Christmas was simple but memorable at Calvin, North Dakota in the era of World War One. In his book, I Remember, Russell Duncan relates how he and his father, on their way home from hauling grain to town shortly before Christmas, stopped near a clump of trees.
He writes, “While I held the horses’ reins, Dad cut off a tree branch and put it in the sleigh. When we came in for supper after doing our chores, Mother and the other children seemed especially happy. ‘Come into the front room,’ they said. There, to my surprise, was the branch we had brought home in the sleigh, decorated with different colors of crepe paper and pieces of cloth. It was our first Christmas tree.”
They opened presents on Christmas morning. “We didn’t receive very many, but we really enjoyed what we got,” he wrote. “I received a big red apple and a Jack-in-the-Box that looked like a camera.”
Pretending to take someone’s picture, Russell told his subjects to look at the glass on the front of the box. While they posed, he pressed a button, causing a two-foot paper snake to jump out. “I tried it on everyone,” he said, “but after the first few times, my victims knew what to expect …
“My aunt and uncle were coming for dinner, though, and I couldn’t wait to play the trick on my aunt. She posed nicely, I pressed the button and out jumped the snake. It landed in her lap and scared her half to death, but I kept ‘taking pictures’ until my camera wore out.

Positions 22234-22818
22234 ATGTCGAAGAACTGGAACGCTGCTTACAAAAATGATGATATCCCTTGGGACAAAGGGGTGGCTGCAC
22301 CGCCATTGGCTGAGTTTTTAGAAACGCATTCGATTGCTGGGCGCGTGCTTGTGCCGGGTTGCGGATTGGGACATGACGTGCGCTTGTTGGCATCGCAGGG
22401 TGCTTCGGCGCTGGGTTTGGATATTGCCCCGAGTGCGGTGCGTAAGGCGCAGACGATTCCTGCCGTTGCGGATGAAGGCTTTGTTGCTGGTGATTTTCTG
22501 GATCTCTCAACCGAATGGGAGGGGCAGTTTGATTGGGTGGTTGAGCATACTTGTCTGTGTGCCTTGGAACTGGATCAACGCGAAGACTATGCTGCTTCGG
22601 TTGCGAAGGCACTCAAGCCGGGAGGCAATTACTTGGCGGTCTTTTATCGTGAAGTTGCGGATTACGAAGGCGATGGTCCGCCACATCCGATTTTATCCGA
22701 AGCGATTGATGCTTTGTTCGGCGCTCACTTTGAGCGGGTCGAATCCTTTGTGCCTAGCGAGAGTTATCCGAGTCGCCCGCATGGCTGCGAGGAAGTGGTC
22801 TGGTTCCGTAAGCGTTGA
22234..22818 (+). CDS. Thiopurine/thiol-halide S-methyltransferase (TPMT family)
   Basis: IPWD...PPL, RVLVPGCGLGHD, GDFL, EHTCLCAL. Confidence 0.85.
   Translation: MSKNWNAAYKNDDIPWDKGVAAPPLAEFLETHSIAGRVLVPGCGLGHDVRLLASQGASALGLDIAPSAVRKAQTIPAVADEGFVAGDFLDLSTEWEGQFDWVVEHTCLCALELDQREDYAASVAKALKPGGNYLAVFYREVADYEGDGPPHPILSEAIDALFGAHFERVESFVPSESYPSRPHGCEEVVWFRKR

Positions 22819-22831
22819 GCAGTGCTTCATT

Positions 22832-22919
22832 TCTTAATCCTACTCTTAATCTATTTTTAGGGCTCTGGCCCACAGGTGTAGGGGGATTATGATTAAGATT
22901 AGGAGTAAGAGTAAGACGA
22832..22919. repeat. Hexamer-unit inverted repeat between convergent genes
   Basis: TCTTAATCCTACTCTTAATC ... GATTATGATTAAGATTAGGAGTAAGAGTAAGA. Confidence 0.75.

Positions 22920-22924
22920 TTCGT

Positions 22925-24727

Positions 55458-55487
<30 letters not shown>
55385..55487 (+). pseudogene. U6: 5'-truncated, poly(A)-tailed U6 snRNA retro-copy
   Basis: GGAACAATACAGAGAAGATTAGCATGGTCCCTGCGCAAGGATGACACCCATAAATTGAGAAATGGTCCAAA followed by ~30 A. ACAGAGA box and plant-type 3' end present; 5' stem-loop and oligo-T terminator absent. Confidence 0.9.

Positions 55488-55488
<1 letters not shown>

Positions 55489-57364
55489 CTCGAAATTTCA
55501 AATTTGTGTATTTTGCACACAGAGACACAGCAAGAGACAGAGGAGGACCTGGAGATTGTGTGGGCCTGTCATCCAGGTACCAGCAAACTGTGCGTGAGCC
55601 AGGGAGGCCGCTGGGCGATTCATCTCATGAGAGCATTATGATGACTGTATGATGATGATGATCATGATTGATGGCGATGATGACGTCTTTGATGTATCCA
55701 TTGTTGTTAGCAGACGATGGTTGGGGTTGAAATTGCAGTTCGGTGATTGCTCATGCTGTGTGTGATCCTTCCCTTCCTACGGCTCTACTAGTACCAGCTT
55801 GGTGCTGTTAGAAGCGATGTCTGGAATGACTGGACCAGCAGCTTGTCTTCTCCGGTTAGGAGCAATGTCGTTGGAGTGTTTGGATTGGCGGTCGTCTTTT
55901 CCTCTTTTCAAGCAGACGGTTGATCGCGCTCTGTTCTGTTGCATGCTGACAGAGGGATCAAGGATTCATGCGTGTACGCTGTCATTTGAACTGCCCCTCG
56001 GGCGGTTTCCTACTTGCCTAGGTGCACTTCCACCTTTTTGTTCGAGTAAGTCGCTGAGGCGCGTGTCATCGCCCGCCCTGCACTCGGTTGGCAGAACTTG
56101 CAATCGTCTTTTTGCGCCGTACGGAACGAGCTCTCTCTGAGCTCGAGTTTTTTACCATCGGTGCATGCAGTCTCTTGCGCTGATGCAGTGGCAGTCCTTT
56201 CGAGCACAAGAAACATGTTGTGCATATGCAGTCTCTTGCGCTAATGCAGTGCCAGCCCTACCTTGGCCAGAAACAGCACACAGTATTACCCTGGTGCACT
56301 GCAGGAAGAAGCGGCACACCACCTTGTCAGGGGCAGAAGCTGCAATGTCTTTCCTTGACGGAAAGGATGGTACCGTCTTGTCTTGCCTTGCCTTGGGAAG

“We children had no trouble deciding on a present for Mother that year. We had eaten loganberry sauce and loved it. Commercially-canned fruit was a luxury in those days, so we decided on a can of loganberry sauce. We kept it hidden until Christmas, although we often looked at it, admiring the picture of the loganberries on the label.
“At last Christmas came and Mother was pleased with her gift. We urged her to open the can immediately, and when she did, we enjoyed her gift as much as she did. I kept the empty can with its brightly-colored label as a toy for a long time.”
In the early 1900s, an evergreen branch, a trick camera and a can of loganberries made Christmas memories for one young lad in Calvin, North Dakota.
Dakota Datebook written by Karen Horsley
I Remember, by Russell Duncan, 1978